“In the Maasai Mara, as soon as there’s a sighting, it’s a free-for-all,” said Charl Grobler, chief guide for the Elewana Collection, which owns a camp in the reserve and another in one of the 24 private conservancies along the edge of the park.
The reserve and surrounding buffer zone have more than 200 safari camps. Privately, park officials say corruption has allowed for catastrophic growth, with officials allowing friends and patrons to set up new camps.
The expectations of well-heeled visitors, who might pay as much as $2,500 per person per night for a top-end safari, are exacerbating the problem. During migration season, in July and August, they expect to see a crossing. They expect to see a kill. And they expect their guides to get them up close and personal with the Big Five they have seen in the brochures—lion, leopard, elephant, Cape buffalo and black rhino.
“You’re managing expectations of guests who might have seen a BBC documentary where something spectacular happened,” said Valery Super, chief executive of Emboo River, an eco-camp in the reserve. “And they come here and want to see the same thing.”
For the guides, it’s survival of the fittest: A happy tourist tips better. Hence the pressure to rush to the site of a kill and maneuver the Land Cruiser into position for the clearest shot of the action.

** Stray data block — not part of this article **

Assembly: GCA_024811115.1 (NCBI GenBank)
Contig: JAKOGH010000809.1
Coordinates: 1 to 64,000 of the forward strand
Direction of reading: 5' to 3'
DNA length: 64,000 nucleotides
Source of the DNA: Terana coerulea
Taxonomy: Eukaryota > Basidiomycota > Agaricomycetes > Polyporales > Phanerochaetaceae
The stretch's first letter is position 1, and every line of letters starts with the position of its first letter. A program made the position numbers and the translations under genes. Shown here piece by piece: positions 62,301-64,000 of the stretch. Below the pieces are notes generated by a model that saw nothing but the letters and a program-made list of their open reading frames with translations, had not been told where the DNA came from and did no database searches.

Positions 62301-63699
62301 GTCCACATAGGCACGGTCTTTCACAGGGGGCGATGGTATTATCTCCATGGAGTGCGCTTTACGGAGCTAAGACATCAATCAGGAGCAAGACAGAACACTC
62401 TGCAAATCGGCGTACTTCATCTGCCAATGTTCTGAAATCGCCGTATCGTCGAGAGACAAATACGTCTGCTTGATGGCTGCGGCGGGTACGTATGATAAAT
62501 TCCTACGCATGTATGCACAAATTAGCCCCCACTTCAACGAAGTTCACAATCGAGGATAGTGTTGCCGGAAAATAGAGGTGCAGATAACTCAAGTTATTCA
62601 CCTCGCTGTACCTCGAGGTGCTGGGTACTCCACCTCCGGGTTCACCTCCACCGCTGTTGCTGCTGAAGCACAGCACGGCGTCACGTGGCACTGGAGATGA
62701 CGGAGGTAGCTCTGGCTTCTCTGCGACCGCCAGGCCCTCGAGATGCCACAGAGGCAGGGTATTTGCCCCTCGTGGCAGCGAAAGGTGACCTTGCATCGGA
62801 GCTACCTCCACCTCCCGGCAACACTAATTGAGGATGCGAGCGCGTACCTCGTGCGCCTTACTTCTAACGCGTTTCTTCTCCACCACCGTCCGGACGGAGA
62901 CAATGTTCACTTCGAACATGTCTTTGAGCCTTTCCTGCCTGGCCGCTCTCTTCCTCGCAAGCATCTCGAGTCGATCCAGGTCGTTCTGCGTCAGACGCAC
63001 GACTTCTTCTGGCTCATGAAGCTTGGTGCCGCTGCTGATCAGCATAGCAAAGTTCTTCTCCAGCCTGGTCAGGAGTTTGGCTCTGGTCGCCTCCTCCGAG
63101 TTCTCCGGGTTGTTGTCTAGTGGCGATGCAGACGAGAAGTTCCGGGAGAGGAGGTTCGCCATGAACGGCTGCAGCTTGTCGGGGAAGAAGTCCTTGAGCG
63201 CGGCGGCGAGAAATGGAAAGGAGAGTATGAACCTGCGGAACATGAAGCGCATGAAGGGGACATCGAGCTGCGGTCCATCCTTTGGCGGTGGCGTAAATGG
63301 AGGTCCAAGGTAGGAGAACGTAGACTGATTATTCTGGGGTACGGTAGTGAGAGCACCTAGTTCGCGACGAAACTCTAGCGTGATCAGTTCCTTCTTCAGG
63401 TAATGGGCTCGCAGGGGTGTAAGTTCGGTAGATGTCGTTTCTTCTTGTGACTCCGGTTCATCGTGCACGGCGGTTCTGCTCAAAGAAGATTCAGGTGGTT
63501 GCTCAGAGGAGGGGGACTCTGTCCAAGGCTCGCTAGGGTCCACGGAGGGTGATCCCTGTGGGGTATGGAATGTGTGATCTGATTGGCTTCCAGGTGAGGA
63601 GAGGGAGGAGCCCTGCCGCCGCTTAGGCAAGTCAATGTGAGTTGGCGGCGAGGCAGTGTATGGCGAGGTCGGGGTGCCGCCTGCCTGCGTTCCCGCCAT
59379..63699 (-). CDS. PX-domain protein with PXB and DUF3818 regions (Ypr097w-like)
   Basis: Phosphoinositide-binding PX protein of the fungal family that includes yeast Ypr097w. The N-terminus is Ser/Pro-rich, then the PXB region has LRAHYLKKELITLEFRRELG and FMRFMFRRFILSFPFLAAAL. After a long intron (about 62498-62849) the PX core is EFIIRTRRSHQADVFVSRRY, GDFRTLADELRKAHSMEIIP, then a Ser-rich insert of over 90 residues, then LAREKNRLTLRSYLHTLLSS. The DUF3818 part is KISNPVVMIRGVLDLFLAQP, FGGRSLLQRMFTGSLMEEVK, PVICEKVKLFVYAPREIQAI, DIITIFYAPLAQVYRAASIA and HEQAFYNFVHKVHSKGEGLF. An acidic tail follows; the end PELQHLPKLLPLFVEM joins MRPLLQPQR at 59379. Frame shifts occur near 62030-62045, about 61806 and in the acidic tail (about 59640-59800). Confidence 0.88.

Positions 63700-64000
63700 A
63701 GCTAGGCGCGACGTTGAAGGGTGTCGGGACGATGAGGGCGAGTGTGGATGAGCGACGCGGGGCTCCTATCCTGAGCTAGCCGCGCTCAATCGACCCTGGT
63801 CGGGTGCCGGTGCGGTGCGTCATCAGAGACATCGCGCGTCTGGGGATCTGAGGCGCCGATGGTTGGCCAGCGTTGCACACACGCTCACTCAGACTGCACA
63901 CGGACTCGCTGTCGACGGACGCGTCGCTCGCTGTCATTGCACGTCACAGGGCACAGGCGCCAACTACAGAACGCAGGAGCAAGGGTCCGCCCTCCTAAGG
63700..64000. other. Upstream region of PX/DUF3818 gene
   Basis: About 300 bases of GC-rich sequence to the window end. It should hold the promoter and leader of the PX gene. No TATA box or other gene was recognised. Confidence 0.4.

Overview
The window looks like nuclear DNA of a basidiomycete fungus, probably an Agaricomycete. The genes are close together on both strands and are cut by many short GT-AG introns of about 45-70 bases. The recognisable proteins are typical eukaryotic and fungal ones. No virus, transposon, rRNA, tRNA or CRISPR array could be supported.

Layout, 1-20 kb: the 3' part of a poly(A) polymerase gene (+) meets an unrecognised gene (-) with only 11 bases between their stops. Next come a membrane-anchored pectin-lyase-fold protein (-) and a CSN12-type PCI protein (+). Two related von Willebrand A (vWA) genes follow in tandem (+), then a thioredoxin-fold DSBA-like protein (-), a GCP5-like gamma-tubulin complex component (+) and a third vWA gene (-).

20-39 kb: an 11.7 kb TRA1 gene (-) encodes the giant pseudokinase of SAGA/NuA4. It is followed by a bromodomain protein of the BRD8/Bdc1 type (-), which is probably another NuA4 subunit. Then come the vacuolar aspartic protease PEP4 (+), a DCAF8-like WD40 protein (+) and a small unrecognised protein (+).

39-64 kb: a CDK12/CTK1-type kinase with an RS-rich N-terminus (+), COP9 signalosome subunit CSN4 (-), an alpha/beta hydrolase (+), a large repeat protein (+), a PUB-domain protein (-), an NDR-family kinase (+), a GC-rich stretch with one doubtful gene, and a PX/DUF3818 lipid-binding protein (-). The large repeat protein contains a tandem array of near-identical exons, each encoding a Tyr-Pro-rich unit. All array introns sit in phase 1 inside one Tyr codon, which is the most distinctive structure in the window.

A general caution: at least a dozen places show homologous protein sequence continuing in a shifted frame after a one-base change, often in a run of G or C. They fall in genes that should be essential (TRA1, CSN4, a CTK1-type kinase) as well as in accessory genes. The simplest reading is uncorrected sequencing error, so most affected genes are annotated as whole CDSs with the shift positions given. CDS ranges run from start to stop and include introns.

“Maybe on one site you have 100 cars at a go,” said Joel Kipilosh, an independent Maasai guide. “Can you imagine how stressful that is? We have to scramble for both position and lighting.”
In the trucks, allied guides radio one another about sightings. Knowing that many visitors have at least a Lion King-deep knowledge of Swahili animal names—simba means lion—they use code to preserve the surprise. For lion, it’s kichwa, or head, as in head of the jungle. An elephant is masikio, or ears. A crocodile is msumeno, or carpenter’s saw.
A lion with a hippo kill at the airstrip in the Mara North Conservancy bordering the reserve.
Last summer, serial entrepreneur Paul English hosted 14 friends in the Maasai Mara. English had been to the park in 2013, the year he sold the Kayak travel site he founded for $2 billion. He was dismayed by the traffic jams at the migration crossing points.
“It feels like Disney World,” he said. “It doesn’t feel like Africa anymore.”
This visit, his group came across a hyena carrying half a warthog. A leopard snatched the carcass and dragged it up a tree. Soon, 15 other vehicles pulled up. Kenyan guides refer to such a scene as a Toyota showroom.